Business Insider Owner Targets U.S. in Push to Boost Sales

  • Axel Springer to expand further after buying Business Insider
  • Sales outside Germany are now almost half of total revenue

Germany’s biggest newspaper publisher is becoming less German.

Axel Springer SE Chief Executive Officer Mathias Doepfner said the company will continue to expand in English-speaking markets this year to drive growth after spending $343 million to buy online news site Business Insider in 2015. Its Upday news app that’s installed on the latest Samsung smartphones in markets including the U.K. and Germany can become a global product, he said.

“With three quarters of profits coming from digital businesses, it’s a good starting point now to really enter the English-speaking markets,” Doepfner said Thursday in an interview on Bloomberg TV after the company reported rising 2015 sales and profit. "The U.S. is a top priority.”

Doepfner is betting on Business Insider and other English-language ventures to prove he can make news pay in the Internet age and win over readers in the U.S. and Britain. Since taking over at Axel Springer in 2002, he’s used a string of acquisitions to turn the publisher of the best-selling Bild tabloid into an operator of online news and classifieds portals that he touts as a model for 21st century media.

Facebook, Samsung

Doepfner, who worked his way from the newsroom to the executive suite, said Facebook Inc. is an attractive potential partner for publishers. Axel Springer tested the social network’s Instant Articles product and was pleased by the level of control the publisher got, Doepfner said.

“Facebook allowed us to control the content, control advertising sales with a fair revenue share, to get access to usage data,” Doepfner said. "That sounds like a distribution partner, whereas other players here and there tend to control the whole revenue chain and have more of a kind of disruptive or destructive approach.”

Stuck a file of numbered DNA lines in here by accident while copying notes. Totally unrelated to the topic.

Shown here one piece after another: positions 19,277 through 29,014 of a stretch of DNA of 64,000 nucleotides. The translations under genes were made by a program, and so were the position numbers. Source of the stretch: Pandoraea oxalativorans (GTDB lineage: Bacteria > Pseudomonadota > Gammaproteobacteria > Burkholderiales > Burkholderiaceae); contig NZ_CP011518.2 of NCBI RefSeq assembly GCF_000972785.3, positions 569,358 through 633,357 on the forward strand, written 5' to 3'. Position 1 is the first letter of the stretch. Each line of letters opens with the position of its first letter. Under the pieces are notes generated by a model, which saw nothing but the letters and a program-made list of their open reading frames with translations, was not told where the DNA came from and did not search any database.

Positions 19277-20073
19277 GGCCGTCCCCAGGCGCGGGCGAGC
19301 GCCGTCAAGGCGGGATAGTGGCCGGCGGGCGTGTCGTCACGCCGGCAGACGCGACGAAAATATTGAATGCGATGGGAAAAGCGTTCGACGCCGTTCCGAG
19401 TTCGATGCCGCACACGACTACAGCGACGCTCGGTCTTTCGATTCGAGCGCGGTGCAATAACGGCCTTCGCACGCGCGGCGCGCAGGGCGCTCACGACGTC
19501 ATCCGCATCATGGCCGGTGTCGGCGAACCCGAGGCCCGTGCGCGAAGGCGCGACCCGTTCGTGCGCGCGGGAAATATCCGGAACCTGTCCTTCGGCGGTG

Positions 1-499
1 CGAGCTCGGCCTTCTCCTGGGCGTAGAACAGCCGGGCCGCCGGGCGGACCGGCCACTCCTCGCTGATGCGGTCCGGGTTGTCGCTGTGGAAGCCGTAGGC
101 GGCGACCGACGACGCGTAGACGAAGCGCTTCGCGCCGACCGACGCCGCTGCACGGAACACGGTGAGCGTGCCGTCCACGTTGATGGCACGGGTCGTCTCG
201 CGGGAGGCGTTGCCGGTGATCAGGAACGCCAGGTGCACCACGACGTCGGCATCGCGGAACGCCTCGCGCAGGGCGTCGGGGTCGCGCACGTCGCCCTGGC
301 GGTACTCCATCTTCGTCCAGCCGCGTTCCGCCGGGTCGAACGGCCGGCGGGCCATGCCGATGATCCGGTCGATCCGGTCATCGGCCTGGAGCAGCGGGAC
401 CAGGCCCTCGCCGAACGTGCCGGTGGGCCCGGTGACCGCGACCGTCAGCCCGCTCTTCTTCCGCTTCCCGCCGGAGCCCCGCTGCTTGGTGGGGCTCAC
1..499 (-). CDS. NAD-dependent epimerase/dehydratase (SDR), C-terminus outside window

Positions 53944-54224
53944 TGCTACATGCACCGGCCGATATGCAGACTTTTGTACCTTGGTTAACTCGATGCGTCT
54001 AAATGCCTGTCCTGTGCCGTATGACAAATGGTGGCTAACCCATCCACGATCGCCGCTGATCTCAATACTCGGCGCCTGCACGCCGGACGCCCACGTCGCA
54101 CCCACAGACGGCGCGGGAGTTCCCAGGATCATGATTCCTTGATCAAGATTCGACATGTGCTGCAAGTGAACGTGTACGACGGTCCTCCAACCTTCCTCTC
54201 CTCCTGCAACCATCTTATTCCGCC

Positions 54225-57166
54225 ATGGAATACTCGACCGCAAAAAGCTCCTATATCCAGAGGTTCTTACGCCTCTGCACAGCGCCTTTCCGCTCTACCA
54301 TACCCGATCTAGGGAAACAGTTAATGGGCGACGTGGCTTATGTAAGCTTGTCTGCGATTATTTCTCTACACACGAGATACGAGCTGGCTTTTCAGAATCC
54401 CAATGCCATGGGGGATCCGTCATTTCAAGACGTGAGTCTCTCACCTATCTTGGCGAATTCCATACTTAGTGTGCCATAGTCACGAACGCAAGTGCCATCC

Instant Articles and the Upday app, developed exclusively for Samsung, are part of a wider plan by Doepfner to spend aggressively on digital media to counter a decline in German print-ad sales. Axel Springer last year raised its stake in New York-based social video producer NowThis Media Inc. to 14.6 percent from 4.3 percent, after leading a $16 million funding round. It’s also backing Thrillist Media Group, a U.S. lifestyle portal targeting male readers.

Shares of Axel Springer fell 0.4 percent to 47.41 euros at 3:34 p.m. in Frankfurt. They’ve lost 17 percent in the past year.

Axel Springer’s digital activities account for 62 percent of sales and 70 percent of earnings before interest, taxes, depreciation and amortization, the company said Thursday. The shift from Europe’s biggest newspaper publisher to one that does most of its business online has been accompanied by a push abroad. Axel Springer got 48 percent of sales outside Germany last year, up from 21 percent in 2009.

"Germany remains the home but the world is our market,” the CEO said.

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